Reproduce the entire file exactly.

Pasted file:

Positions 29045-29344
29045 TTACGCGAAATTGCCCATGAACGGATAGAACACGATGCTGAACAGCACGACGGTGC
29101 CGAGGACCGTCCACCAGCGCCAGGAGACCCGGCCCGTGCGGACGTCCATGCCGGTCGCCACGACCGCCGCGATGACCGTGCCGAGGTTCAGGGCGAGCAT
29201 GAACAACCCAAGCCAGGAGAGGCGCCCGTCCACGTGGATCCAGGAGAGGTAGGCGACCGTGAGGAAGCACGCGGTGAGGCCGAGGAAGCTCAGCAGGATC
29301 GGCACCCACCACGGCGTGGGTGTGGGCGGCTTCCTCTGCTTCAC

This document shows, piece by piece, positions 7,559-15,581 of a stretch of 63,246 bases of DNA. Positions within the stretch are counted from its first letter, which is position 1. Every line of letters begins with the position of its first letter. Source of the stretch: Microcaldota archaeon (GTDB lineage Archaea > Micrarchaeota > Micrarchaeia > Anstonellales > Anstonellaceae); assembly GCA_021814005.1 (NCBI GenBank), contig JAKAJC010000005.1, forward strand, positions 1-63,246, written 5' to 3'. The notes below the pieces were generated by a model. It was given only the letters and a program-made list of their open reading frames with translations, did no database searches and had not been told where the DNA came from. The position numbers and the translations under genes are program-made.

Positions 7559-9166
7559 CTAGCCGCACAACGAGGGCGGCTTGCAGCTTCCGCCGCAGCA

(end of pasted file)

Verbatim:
Positions 29045-29344
29045 TTACGCGAAATTGCCCATGAACGGATAGAACACGATGCTGAACAGCACGACGGTGC
29101 CGAGGACCGTCCACCAGCGCCAGGAGACCCGGCCCGTGCGGACGTCCATGCCGGTCGCCACGACCGCCGCGATGACCGTGCCGAGGTTCAGGGCGAGCAT
29201 GAACAACCCAAGCCAGGAGAGGCGCCCGTCCACGTGGATCCAGGAGAGGTAGGCGACCGTGAGGAAGCACGCGGTGAGGCCGAGGAAGCTCAGCAGGATC
29301 GGCACCCACCACGGCGTGGGTGTGGGCGGCTTCCTCTGCTTCAC

This document shows, piece by piece, positions 7,559-15,581 of a stretch of 63,246 bases of DNA. Positions within the stretch are counted from its first letter, which is position 1. Every line of letters begins with the position of its first letter. Source of the stretch: Microcaldota archaeon (GTDB lineage Archaea > Micrarchaeota > Micrarchaeia > Anstonellales > Anstonellaceae); assembly GCA_021814005.1 (NCBI GenBank), contig JAKAJC010000005.1, forward strand, positions 1-63,246, written 5' to 3'. The notes below the pieces were generated by a model. It was given only the letters and a program-made list of their open reading frames with translations, did no database searches and had not been told where the DNA came from. The position numbers and the translations under genes are program-made.

Positions 7559-9166
7559 CTAGCCGCACAACGAGGGCGGCTTGCAGCTTCCGCCGCAGCA